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Outline. Performance Issues in I/O interface design MPI Solutions to I/O performance issues The ROMIO MPI-IO implementation. Semantics of I/O. Basic operations have requirements that are often not understood and can impact performance Physical and logical operations may be quite different.

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Presentation Transcript
  • Performance Issues in I/O interface design
  • MPI Solutions to I/O performance issues
  • The ROMIO MPI-IO implementation
semantics of i o
Semantics of I/O
  • Basic operations have requirements that are often not understood and can impact performance
  • Physical and logical operations may be quite different
read and write
Read and Write
  • Read and Write are atomic
  • No assumption on the number of processes (or their relationship to each other) that have a file open for reading and writing
  • Process 1 Process 2read a …… write bread b
  • Reading a large block containing both a and b (Caching data) and using that data to perform the second read without going back to the original file is incorrect
  • This requirement of read/write results in overspecification of interface in many applications codes (application does not require strong synchronization of read/write).
  • User’s model is that this gets a file descriptor and (perhaps) initializes local buffering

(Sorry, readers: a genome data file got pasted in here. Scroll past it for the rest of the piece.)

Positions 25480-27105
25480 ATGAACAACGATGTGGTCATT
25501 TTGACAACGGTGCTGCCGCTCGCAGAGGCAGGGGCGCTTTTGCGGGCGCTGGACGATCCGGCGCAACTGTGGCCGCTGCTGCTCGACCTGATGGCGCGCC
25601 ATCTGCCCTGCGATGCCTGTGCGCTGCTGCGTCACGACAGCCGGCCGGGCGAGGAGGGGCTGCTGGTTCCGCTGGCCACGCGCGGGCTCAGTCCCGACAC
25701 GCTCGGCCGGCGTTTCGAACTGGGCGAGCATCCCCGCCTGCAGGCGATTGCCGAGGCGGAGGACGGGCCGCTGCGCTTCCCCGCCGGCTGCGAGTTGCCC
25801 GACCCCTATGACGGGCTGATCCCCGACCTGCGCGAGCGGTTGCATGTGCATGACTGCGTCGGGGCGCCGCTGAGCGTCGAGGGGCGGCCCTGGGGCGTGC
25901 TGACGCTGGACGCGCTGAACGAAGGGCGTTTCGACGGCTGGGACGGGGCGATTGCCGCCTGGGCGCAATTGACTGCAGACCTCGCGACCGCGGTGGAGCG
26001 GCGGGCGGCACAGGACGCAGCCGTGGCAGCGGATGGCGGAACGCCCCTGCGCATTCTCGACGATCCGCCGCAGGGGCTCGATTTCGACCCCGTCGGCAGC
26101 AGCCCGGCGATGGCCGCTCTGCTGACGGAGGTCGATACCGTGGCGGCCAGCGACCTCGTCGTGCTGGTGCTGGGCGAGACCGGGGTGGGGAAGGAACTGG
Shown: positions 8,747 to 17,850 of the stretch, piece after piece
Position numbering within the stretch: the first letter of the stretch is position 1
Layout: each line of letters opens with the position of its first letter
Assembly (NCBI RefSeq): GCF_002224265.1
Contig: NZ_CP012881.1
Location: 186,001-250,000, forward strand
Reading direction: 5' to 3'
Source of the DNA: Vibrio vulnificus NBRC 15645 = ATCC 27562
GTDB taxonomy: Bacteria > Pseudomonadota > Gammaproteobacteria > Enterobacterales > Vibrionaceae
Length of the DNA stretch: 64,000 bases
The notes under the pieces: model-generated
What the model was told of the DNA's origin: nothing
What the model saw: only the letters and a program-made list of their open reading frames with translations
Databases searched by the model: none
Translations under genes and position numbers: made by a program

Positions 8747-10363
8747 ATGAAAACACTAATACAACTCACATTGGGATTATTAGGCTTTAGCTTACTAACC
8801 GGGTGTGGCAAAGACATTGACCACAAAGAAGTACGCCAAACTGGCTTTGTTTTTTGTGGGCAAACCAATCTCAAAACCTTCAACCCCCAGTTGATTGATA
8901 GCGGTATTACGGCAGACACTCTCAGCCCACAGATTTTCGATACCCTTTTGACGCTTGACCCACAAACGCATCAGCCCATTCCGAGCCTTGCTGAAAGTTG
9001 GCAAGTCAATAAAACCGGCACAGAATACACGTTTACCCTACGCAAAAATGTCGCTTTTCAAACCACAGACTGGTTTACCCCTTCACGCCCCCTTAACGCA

• Problem: no Unix (or POSIX) interface for “exclusive access open”.
  • One possible solution:
    • Make open keep track of how many processes have file open
    • A second open succeeds only after the process that did the first open has changed caching approach
    • Possible problems include a non-responsive (or dead) first process and inability to work with parallel applications
  • User’s model is that this flushes the last data written to disk (if they think about that) and relinquishes the file descriptor
  • When is data written out to disk?
    • On close?
    • Never?
  • Example:
    • Unused physical memory pages used as disk cache.
    • Combined with Uninterruptible Power Supply, may never appear on disk
  • User’s model is that this assigns the given location to a variable and takes about 0.01 microseconds
  • Changes position in file for “next” read
  • May interact with implementation to cause data to flush data to disk (clear all caches)
    • Very expensive, particularly when multiple processes are seeking into the same file
read fread
  • Users expect read (unbuffered) to be faster than fread (buffered) (rule: buffering is bad, particularly when done by the user)
    • Reverse true for short data (often by several orders of magnitude)
    • User thinks reason is “System calls are expensive”
    • Real culprit is atomic nature of read
  • Note Fortran 77 requires unique open (Section 12.3.2, lines 44-45).
tuning parameters
Tuning Parameters
  • I/O systems typically have a large range of tuning parameters
  • MPI-2 File hints include
    • File info
      • access style